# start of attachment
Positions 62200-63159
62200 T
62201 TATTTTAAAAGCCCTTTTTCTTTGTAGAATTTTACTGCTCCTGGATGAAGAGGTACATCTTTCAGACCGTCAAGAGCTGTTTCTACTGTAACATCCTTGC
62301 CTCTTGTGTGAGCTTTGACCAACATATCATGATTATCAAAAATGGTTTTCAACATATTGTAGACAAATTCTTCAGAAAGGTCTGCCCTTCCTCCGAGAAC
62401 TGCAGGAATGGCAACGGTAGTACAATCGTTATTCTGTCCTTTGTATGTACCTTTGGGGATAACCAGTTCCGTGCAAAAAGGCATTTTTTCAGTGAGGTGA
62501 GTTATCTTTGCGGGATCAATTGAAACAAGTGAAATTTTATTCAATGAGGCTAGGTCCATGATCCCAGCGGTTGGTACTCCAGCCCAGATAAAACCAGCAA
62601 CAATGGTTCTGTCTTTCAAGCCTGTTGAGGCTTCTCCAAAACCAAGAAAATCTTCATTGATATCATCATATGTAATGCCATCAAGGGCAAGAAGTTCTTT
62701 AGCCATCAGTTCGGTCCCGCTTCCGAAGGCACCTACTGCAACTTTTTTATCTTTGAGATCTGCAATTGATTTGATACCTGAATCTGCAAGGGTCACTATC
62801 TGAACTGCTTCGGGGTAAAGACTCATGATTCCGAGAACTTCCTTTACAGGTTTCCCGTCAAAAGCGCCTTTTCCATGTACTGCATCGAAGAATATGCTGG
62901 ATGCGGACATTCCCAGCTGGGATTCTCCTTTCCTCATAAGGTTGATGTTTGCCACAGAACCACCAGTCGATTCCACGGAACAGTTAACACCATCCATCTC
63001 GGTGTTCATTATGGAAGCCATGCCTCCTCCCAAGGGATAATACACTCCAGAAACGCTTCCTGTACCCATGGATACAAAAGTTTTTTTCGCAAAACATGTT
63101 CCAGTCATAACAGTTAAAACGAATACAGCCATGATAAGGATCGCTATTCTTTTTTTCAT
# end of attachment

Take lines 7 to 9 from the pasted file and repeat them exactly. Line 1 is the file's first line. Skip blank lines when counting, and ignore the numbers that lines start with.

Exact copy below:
62601 CAATGGTTCTGTCTTTCAAGCCTGTTGAGGCTTCTCCAAAACCAAGAAAATCTTCATTGATATCATCATATGTAATGCCATCAAGGGCAAGAAGTTCTTT
62701 AGCCATCAGTTCGGTCCCGCTTCCGAAGGCACCTACTGCAACTTTTTTATCTTTGAGATCTGCAATTGATTTGATACCTGAATCTGCAAGGGTCACTATC
62801 TGAACTGCTTCGGGGTAAAGACTCATGATTCCGAGAACTTCCTTTACAGGTTTCCCGTCAAAAGCGCCTTTTCCATGTACTGCATCGAAGAATATGCTGG